You can get away with a lot of nonsense in Chicago, but don’t deface the “Bean.”
That hard lesson is being learned again today by 18-year-old Diego Corona. Prosecutors say he’s the guy who sprayed graffiti on the famed Cloud Gate sculpture in Millennium Park on Friday evening.
Judge Susana Ortiz ordered him held in lieu of $50,000 bail Sunday — ten times the amount she handed down for people accused of illegally carrying guns. In fact, Corona’s bail amount is among the highest she handed out all day. It’s even higher than what she gave to convicted felons accused of pointing guns at people.
Corona’s eye-popping bail amount is even five times higher than the amount Judge David Navarro gave to two men who were charged with similarly defacing the same sculpture in 2019.
Chased and detained
Police and prosecutors said Corona used spray paint to tag the Bean around 6:10 p.m. Friday. A 20-year-old man saw him do it and chased Corona until catching him near Macy’s on State Street, prosecutors said. Police arrested Corona there.
He is charged with felony criminal damage to government property and misdemeanor battery.
Prosecutors said Corona has no criminal background. According to a public defender who represented him during Sunday’s hearing, he graduated high school last year and works as a busboy.
Ortiz said she decided to set a high bail amount due to “the type of landmark that was allegedly graffitied” and allegations that Corona kicked the man who detained him.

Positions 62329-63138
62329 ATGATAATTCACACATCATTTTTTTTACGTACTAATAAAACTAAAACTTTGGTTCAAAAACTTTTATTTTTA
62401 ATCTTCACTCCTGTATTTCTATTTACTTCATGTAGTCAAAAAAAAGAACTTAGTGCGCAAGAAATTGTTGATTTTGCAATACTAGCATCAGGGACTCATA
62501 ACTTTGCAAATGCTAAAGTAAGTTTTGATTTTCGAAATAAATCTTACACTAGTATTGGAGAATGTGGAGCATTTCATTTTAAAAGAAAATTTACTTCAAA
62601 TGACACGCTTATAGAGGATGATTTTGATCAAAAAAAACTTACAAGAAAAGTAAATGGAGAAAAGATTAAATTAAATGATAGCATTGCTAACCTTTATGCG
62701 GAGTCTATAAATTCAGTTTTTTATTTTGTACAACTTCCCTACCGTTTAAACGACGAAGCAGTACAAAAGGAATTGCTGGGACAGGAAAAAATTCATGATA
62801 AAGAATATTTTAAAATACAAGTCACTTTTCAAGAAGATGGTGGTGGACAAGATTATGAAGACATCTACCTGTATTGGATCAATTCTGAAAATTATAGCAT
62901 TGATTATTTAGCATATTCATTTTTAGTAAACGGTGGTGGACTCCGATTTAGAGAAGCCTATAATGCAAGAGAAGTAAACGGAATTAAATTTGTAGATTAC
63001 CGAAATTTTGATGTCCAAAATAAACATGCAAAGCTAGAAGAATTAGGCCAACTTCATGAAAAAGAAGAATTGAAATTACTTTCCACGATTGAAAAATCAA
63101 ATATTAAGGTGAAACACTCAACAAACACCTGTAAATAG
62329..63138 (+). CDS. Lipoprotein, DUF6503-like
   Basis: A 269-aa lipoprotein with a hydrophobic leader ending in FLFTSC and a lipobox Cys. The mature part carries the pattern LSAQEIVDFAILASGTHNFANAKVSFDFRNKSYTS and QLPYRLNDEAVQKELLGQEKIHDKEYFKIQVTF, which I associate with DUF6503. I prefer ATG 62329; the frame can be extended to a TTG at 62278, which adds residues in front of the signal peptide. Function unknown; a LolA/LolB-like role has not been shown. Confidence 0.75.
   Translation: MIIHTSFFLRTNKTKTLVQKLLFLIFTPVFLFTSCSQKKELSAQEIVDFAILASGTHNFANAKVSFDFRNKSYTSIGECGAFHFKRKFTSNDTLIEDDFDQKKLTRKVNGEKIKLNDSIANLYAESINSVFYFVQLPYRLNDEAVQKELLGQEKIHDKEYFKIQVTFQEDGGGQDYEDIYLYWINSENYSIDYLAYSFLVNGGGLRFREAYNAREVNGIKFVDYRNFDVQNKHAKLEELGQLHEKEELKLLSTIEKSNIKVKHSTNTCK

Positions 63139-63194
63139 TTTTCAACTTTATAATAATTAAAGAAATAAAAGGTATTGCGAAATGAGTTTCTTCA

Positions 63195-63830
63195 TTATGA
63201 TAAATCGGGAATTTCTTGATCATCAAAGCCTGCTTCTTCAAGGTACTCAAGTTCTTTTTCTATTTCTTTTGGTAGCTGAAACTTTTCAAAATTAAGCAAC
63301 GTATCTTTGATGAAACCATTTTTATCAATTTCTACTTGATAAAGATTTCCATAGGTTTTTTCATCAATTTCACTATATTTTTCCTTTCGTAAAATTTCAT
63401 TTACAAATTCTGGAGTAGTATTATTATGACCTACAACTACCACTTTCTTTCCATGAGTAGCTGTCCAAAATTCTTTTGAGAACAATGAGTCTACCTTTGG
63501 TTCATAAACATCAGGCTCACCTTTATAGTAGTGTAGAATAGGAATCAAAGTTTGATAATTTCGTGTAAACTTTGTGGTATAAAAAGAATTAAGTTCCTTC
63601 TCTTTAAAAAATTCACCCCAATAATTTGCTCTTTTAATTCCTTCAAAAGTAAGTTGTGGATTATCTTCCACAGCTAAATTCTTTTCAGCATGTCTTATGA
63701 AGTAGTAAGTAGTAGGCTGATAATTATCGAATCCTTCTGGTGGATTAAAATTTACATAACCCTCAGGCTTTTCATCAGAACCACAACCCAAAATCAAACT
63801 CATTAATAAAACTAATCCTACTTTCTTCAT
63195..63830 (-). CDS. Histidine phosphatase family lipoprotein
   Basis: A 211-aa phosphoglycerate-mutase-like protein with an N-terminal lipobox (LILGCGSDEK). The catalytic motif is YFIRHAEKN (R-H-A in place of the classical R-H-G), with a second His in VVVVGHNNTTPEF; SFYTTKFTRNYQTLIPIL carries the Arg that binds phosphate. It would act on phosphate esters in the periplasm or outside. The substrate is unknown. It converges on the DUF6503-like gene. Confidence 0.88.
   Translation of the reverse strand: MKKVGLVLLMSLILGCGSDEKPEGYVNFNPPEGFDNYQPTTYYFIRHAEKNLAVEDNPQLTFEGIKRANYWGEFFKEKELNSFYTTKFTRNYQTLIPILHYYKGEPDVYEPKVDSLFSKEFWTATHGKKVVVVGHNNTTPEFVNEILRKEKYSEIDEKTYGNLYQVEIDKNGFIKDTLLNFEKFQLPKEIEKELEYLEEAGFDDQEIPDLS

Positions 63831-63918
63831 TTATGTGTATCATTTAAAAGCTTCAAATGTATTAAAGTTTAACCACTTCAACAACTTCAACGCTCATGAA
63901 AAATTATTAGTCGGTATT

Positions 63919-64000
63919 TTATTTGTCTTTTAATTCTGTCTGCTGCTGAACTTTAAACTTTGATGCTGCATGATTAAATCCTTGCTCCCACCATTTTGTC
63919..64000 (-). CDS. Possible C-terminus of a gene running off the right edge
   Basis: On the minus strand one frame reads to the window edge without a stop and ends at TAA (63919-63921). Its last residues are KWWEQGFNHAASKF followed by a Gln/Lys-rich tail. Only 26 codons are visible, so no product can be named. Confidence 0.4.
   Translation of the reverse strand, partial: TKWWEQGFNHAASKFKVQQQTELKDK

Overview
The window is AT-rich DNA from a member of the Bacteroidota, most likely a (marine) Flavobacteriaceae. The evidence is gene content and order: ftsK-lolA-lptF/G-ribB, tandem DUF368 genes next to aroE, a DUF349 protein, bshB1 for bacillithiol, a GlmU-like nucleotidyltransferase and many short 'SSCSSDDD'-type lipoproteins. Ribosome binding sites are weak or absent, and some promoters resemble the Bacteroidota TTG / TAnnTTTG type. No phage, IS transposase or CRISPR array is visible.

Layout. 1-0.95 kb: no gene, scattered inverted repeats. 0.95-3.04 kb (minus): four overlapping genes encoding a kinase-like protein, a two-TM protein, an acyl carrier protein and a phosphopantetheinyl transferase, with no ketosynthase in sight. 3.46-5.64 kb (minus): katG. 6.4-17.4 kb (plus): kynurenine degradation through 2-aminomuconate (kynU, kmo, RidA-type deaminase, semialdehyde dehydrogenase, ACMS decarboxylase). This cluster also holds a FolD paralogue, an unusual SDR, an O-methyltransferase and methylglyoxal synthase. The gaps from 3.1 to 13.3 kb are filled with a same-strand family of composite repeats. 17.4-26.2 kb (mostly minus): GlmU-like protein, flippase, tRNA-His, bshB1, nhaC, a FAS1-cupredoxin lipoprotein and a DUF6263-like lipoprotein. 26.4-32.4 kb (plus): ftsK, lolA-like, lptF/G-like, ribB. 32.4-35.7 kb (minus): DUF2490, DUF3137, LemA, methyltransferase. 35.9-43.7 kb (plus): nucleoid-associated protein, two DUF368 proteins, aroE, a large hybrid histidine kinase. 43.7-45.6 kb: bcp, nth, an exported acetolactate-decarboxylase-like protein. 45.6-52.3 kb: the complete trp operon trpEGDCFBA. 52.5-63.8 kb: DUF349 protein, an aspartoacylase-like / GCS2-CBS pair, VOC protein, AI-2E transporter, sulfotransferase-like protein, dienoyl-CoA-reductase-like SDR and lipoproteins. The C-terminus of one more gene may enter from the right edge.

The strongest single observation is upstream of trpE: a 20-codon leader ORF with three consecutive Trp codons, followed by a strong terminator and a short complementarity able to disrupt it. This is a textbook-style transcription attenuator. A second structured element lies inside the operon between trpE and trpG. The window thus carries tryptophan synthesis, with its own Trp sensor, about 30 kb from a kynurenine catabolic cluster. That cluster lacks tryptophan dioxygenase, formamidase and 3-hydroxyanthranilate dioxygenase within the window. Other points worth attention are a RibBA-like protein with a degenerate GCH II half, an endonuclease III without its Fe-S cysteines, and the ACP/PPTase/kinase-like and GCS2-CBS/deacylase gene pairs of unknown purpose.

“You are to be nowhere near the Bean at Millennium Park,” Ortiz warned Corona. She also said he must stay in the house on electronic monitoring from 7 p.m. to 7 a.m. if he posts the 10% deposit necessary to get out of jail.
More serious than guns
Corona’s $50,000 bail with nighttime electronic monitoring was among the most expensive and most restrictive bails Ortiz handed down Sunday. People who appeared before her for first-time illegal gun charges were typically given bail amounts between zero and $5,000.
Even convicted felons accused of pointing guns at others received more affordable bail conditions.
In one case, a convicted felon was accused of walking out of a currency exchange, pulling a handgun, and pointing it into the business. According to prosecutors, an off-duty cop saw it happen, took the man into custody, and recovered the gun — which had been reported stolen from Mississippi. Ortiz set that man’s bail at $40,000 with electronic monitoring. That’s $10,000 less than Corona, who will also be on electronic monitoring at night under her order.
Another convicted felon was accused of pushing a Black woman into a display stand during an argument in a gas station and calling her the n-word. He allegedly flashed a gun in his waist and then pulled the weapon out and brandished it during the incident. Prosecutors said the altercation was captured on video. An assistant state’s attorney said they might file hate crime charges later. Ortiz set bail at $30,000 — a little more than half of what she gave Corona for painting the Bean.
More than 2 years
In the 2019 Bean defacement, prosecutors pursued felony charges against Rey Ortega and Tino Guzman for more than two years — even though Cook County State’s Attorney Kim Foxx insisted that her office’s resources were focused on violent criminals.
Ortega finally pleaded guilty at the end of September 2021 to one count of criminal damage in a plea deal that ended with him getting a one-year prison term. The sentence was offset by 477 days of credit that he received for sitting at home on electronic monitoring while the case dragged on.
Prosecutors are still pursuing the felony case against Guzman. With the alleged crime’s third anniversary approaching, he is due in court again on April 18.